The Apprenticeship Project Continues- Update/Reboot

Winter has finally arrived in northern Wisconsin. We've seen sub zero(f) temps and plenty of snow. This year, February sees me in my shop every day and in a making groove. I've been turning lots of end grain handled mugs and developing a few other designs that I want to offer to my product line. I'm digging it. If folks really want a daily feed you should follow me over on Instagram. I've also been tying my hand at the long-form style of Instagram posts lately, they are like a mini blog post. As usual I try to add some thought provoking material to these posts inspired by our daily life here, making traditional handcraft.

Over the month of January a fellow named Charlie Ryland stayed with us as an intro apprentice. He's spent the month working with me and a few days working with April. Charlie has a pretty good foundation in woodworking and was a great help around the shop. For the apprentice work we focused a lot of our time together on spoon carving. I taught him how to rough out blanks and billets to my specifications. Later we carved spoons side by side in order to get him vetted into The Greenwood Spooncarvers Collective (I'll write more on that soon enough) and also add to my inventory of eating spoons I sell on my web shop.  Charlie also helped me sort some of my ideas on handcraft, having to listen to me talk endlessly about art, craft, design, intention, and all the wild tangential subjects and roads I like to go down. He also helped sort some of the ideas we've had for the ongoing apprenticeship projects we have here at our place.

As for the apprentice project I wrote about in a post or two ago, with critiques on this blog, I'm sorry to write that I had to end it for now, due to a few unexpected circumstances. Sorry for dropping the ball on that one, maybe someday?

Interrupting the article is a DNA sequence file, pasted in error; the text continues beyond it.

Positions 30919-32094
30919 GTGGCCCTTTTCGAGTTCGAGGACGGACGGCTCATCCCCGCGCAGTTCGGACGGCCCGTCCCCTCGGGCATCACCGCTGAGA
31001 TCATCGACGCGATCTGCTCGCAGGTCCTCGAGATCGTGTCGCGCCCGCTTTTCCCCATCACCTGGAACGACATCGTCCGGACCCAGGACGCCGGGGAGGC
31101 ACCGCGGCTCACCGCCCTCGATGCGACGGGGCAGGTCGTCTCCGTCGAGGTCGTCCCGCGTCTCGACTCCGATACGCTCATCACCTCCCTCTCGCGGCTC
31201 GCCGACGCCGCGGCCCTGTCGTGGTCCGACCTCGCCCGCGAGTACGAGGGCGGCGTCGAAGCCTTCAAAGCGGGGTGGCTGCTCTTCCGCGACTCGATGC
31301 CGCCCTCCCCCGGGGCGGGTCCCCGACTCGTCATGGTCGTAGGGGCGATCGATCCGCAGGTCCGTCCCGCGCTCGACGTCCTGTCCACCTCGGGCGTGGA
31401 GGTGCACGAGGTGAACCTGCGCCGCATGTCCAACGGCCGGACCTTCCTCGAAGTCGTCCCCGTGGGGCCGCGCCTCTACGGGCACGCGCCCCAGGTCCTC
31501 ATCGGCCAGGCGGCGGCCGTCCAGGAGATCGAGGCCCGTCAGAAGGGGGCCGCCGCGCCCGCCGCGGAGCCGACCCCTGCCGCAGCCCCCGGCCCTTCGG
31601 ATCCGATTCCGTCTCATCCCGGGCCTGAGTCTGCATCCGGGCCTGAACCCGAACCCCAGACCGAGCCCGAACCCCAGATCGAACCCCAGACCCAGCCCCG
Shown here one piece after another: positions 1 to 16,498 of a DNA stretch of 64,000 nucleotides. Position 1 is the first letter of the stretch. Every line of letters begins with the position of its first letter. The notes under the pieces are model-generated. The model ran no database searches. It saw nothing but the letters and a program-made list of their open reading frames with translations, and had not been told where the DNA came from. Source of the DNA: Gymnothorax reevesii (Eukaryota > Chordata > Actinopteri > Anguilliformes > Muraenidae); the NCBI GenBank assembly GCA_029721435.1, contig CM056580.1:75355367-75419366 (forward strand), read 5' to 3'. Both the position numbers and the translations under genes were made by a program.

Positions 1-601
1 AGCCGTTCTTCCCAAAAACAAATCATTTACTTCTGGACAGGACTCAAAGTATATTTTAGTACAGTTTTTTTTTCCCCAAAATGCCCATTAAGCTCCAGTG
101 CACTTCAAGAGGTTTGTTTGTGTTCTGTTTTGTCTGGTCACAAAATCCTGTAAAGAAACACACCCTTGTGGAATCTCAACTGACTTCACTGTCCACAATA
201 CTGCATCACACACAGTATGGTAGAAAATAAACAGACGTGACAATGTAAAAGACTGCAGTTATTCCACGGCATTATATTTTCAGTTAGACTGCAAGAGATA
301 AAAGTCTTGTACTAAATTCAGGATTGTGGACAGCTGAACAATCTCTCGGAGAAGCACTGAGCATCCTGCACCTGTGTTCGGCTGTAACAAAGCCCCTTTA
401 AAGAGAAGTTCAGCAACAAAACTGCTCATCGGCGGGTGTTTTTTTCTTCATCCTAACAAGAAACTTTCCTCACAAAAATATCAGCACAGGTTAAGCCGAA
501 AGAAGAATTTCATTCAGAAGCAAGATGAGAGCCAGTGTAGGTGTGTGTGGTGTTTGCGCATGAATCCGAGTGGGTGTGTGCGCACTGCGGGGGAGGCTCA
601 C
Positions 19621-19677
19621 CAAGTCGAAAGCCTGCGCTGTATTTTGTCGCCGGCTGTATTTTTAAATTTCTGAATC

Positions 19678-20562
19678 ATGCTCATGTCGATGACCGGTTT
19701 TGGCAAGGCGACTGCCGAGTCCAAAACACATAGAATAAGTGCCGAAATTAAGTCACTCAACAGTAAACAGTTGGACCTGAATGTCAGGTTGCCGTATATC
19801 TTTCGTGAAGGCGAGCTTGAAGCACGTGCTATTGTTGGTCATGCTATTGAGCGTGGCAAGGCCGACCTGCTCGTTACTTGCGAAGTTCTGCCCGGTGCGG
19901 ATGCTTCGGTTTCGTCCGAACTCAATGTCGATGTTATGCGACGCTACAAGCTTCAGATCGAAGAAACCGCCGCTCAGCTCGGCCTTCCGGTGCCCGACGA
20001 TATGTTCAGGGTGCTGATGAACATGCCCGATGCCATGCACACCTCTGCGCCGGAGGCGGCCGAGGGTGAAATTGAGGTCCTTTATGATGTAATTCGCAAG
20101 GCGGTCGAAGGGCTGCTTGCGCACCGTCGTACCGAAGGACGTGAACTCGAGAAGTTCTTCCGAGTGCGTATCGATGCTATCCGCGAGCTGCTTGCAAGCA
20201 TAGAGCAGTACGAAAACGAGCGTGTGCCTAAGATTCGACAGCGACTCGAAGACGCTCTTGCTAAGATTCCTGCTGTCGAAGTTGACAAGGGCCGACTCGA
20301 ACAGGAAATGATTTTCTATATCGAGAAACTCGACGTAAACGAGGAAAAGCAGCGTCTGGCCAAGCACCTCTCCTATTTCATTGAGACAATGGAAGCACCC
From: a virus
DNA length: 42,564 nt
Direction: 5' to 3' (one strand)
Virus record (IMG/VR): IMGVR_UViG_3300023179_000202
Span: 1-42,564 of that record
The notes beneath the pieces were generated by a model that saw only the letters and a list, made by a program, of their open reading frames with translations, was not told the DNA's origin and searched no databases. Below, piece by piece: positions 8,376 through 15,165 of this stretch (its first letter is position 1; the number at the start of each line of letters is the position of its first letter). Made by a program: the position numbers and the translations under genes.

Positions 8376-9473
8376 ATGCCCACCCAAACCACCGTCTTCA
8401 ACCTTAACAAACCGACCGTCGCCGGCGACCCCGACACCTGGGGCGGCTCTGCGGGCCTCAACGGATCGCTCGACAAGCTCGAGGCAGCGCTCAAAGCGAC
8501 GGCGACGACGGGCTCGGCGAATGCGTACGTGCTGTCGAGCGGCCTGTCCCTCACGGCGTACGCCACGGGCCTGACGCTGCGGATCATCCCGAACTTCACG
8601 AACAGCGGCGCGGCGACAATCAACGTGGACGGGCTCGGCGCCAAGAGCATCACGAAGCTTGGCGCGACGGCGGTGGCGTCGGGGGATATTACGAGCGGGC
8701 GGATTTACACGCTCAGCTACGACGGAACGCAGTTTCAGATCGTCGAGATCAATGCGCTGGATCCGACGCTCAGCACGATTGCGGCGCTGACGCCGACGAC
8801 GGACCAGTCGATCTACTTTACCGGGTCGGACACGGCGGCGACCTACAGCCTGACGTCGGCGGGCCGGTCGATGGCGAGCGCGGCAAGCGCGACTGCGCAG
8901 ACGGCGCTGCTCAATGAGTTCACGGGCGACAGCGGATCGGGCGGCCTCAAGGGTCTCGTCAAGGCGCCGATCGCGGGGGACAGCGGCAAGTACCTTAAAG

I am hell bent on the focus though....

I still am working toward adding an apprenticeship opportunity here with me and my work. I've learned a lot over the past few months and I'm slowly building up more ideas as to how to work it for the long term. At some point both April and I would like to see long term apprenticeships here for as long as 7-10 months.  It'll take quite a commitment on both ours and the would be apprentice's parts but we are committed to the idea. We feel that a long term experience will be the only way to impart, share, and teach some of the core fundamentals of traditional craft. Immersion is a key factor.

As we flush out ideas, temper our experiences with desired outcomes, and think about how to transfer skill, thinking, perspective, lifestyle and all that goes into making a living making traditional handcraft I'll keep updating our experiences here.

Stay tuned.....

For the rise of the craftperson class... 

One of April's hand pounded black ash, pack baskets ready to final rim lashing. Almost ready to send to it's new owner.

a batch or handled mugs ready for the oil/wax bath. These can only be turned on a pole lathe.

spoons get carved here and there. 

Jarrod Dahl1 Comment